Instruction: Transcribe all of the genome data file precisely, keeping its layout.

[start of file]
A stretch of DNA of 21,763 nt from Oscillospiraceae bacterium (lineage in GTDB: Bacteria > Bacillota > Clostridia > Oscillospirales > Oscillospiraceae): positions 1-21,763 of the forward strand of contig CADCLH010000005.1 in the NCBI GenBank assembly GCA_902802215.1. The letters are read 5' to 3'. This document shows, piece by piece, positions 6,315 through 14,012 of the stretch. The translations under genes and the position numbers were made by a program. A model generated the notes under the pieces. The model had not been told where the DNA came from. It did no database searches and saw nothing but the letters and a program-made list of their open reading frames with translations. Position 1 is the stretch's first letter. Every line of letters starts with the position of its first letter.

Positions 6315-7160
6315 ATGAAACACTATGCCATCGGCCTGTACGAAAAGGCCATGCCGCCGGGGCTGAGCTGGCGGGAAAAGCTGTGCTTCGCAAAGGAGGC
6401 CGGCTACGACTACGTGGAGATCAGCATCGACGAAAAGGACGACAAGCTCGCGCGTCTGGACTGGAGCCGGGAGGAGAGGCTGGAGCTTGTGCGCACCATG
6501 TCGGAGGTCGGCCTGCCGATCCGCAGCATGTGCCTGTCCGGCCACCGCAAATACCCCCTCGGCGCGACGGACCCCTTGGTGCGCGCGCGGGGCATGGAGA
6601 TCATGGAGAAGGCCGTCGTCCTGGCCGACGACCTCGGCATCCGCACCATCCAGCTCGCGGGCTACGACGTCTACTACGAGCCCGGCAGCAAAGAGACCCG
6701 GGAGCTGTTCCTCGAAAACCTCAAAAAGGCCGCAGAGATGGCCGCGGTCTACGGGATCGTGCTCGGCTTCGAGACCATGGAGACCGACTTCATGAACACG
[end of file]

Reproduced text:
A stretch of DNA of 21,763 nt from Oscillospiraceae bacterium (lineage in GTDB: Bacteria > Bacillota > Clostridia > Oscillospirales > Oscillospiraceae): positions 1-21,763 of the forward strand of contig CADCLH010000005.1 in the NCBI GenBank assembly GCA_902802215.1. The letters are read 5' to 3'. This document shows, piece by piece, positions 6,315 through 14,012 of the stretch. The translations under genes and the position numbers were made by a program. A model generated the notes under the pieces. The model had not been told where the DNA came from. It did no database searches and saw nothing but the letters and a program-made list of their open reading frames with translations. Position 1 is the stretch's first letter. Every line of letters starts with the position of its first letter.

Positions 6315-7160
6315 ATGAAACACTATGCCATCGGCCTGTACGAAAAGGCCATGCCGCCGGGGCTGAGCTGGCGGGAAAAGCTGTGCTTCGCAAAGGAGGC
6401 CGGCTACGACTACGTGGAGATCAGCATCGACGAAAAGGACGACAAGCTCGCGCGTCTGGACTGGAGCCGGGAGGAGAGGCTGGAGCTTGTGCGCACCATG
6501 TCGGAGGTCGGCCTGCCGATCCGCAGCATGTGCCTGTCCGGCCACCGCAAATACCCCCTCGGCGCGACGGACCCCTTGGTGCGCGCGCGGGGCATGGAGA
6601 TCATGGAGAAGGCCGTCGTCCTGGCCGACGACCTCGGCATCCGCACCATCCAGCTCGCGGGCTACGACGTCTACTACGAGCCCGGCAGCAAAGAGACCCG
6701 GGAGCTGTTCCTCGAAAACCTCAAAAAGGCCGCAGAGATGGCCGCGGTCTACGGGATCGTGCTCGGCTTCGAGACCATGGAGACCGACTTCATGAACACG